The alternative portrayals of masculinity in the Takarazuka Revue that are put on by women are ironic, considering the origins of the Revue are from a founder and man who very much wanted the women in his theater and larger society to act their more traditional place: as good wives and wise mothers for the Japanese nation. His actresses were supposed to learn their social duties while making him money on the stage, then leave the stage for a man and children and never come back. Even the otokoyaku were expected to conform, their performance of masculinity originally intended as a means for them to understand their male models before joining them in the household as proper spouses. The actresses and the audience have long struggled with the Revue’s patriarchially conservative legacy, with many eventually imagining a theater space separate from the founder’s original vision, one where they can find personal enrichment in — men and society be damned. This particular reinterpretation leaves little theater space for reform though, as the Revue is periodically critcized for being escapist about men and society rather than progressive and revolutionary about pushing both into treating women more equitably.

In both its outer aesthetics and internal conflicts, the Takarazuka Revue has influenced the narratives of many anime, among them Revue Starlight, Kageki Shoujo!!, and Revolutionary Girl Utena. To different degrees, anime has incorporated and celebrated the Revue’s pageantry and female-transgressive opportunity, and also commented on and criticized the Revue’s masculine-coded competitiveness and heteronormativity. From real history to recent anime, the article linked below is an abridged history of Takrazuka Revue Influences in anime.

But anyway, I’d like to give a big thanks to ANN’s Lynzee Loveridge for commissioning my article. Below is a summary short of the article. If you’re interested in reading further, click the link embedded in the title or at the end of the article sample:

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Shall I tell a modern tale of girls and a stage? Curtains unraveled to their far reaches, a grand staircase positioned in the back, the spotlight basks on two figures: a sweeping-dress maiden played by a woman, and an epaulettes-coat hero played by another woman. Both are from the Takarazuka Revue. The Takarazuka Revue is a popular Japanese all-female theater group founded in the early 20th century. Its theatrical adaptation of Rose of Versailles and other plays have been profoundly influential on the aesthetics and narratives of Japanese shoujo stories, those iconic settings of dress-wearing feminine women and crossdressing-masculine women cavorting gaily, gloriously, tenderly, and tragically on a Western-themed setting. Look no further than Revolutionary Girl UtenaRevue Starlight, and the recent Kageki Shoujo!! as proof of the Revue’s impact on anime and manga.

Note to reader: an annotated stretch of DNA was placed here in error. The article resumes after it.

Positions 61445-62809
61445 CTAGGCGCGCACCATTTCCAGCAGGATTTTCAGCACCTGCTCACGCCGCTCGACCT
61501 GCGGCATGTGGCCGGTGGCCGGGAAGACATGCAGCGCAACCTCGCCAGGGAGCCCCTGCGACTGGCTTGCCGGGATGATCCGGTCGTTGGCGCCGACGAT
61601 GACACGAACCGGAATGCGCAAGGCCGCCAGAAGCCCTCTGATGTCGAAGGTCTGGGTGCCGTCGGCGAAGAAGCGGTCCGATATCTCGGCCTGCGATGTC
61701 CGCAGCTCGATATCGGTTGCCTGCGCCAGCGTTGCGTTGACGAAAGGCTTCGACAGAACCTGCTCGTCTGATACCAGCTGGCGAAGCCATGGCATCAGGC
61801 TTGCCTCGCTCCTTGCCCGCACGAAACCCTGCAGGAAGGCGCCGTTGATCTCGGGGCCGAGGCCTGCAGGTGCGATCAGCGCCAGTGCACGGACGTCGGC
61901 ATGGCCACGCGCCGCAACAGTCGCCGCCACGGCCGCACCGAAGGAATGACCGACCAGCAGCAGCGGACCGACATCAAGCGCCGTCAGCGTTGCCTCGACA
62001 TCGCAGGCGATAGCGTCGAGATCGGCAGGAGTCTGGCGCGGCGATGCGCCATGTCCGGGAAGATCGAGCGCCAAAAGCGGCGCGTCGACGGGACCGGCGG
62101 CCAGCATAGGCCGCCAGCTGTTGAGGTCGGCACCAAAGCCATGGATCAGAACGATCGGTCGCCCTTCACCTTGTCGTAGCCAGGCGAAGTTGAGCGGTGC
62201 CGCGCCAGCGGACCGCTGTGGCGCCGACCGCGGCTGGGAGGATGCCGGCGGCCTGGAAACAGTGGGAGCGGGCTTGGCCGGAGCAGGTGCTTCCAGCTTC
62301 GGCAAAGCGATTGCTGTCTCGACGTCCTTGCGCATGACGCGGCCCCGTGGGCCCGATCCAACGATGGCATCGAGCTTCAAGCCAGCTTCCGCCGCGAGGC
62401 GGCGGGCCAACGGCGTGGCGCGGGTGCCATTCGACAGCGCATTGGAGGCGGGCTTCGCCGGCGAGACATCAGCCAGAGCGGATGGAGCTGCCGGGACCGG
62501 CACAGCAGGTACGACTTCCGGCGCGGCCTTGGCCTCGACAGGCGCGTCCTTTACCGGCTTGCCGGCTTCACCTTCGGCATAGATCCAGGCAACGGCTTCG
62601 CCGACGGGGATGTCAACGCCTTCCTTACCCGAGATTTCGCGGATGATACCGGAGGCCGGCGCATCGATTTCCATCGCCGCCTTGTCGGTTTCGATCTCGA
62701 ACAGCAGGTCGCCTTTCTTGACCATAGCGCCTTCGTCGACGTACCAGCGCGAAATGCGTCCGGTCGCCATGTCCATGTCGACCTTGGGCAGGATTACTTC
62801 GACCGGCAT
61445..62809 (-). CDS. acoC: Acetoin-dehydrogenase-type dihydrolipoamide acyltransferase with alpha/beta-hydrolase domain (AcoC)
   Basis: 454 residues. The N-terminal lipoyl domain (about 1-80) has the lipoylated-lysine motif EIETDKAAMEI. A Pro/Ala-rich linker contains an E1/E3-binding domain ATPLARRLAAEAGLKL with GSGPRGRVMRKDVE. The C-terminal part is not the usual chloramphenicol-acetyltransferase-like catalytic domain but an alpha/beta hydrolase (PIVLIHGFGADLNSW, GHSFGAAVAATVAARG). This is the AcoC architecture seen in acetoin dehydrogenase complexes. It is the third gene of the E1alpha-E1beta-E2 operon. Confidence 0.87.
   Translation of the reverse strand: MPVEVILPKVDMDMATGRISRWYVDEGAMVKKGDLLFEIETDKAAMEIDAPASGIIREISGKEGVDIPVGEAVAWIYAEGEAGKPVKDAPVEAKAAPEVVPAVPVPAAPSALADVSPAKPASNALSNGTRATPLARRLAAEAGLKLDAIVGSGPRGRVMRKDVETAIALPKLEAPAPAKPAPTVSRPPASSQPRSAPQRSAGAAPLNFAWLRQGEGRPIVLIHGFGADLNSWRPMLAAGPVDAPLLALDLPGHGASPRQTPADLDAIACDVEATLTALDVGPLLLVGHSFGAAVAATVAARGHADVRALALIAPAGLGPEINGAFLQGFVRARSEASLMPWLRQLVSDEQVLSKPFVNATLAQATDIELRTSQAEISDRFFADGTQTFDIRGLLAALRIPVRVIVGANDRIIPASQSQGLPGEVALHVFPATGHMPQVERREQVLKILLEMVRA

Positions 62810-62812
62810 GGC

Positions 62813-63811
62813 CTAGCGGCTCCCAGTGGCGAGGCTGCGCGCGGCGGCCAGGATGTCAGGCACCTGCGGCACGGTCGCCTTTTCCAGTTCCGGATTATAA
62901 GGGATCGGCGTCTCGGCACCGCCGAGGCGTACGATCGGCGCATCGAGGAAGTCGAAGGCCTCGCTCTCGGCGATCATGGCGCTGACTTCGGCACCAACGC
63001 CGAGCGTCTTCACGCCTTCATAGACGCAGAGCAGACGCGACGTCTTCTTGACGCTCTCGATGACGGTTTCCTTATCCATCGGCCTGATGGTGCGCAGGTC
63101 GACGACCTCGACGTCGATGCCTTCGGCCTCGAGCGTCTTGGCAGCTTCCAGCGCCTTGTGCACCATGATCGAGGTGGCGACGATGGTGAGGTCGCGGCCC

But alongside the melodramatic fantasies offered by the all-female Revue to their mainly female fanbase exists drama in the backstage and the audience. The hyper-competitive environment the Revue fosters and the specific physiological qualities the Revue demands take unhealthy tolls upon its actresses. The seemingly progressive image of an all-women stage and women playing both male and female roles in romantic plots hits the brick wall of tradition and institution, of men who once and still run the show and society… READ MORE

[Anime News Network] “Vivy: a Robot Ode to Life Vividly Lived”

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Non-management: I love me a good story about existentialism, and Vivy is one of the better written ones in anime. Most people don’t usually think about why they exist now and why things somehow are amidst the business and busyness of everyday life, but every now and then (maybe at least occasionally), most of us hit a roadside pothole, a rough emotional spell. Something horrible or disappointing happened. It throws us off our tracks, out of our normal routines. Depressed and dazed, we ask ourselves “Why did it have to come to this? Why did these bad things happen?” And in general, “Why do bad things happen? Why do they continue to happen?” If the answer turns out to be no good reason, then is existence worth continuing to live out, endure, and appreciate? As an AI intelligent sci-fi robot, Vivy is naturally predisposed to inquiring about her existence directly and sooner.

After twelve episodes and a hundred years of searching and struggle, Vivy’s personal answer to her life is an affirmative “Yes.”  And she gives it through song.

But man was it a pain to figure out exactly what kind of conclusion Vivy: Flourite Eye’s Song ultimately wanted to go for, story and thematics-wise. That’s not a slight to the show. It’s very well written. It balances its contemplative moments with its thrilling ones super well, but the plot-centric nature of the story necessary to facilitate those thrills also strung me along with what exact point Vivy wanted to make with its existentialism. That’s not an uncommon feature of many existentialist stories though. They’re full of characters meandering and bumbling around on their journeys towards self-discovery. I tried to capture that feeling of initial uncertainty and well-worn soles in my article, taking my readers on a journey of Vivy’s journey towards self-truth. I unfortunately had to omit mentioning some parts of it because the article was getting too long (it’s still my longest ANN article yet), but I hope people still enjoy and get something out of it.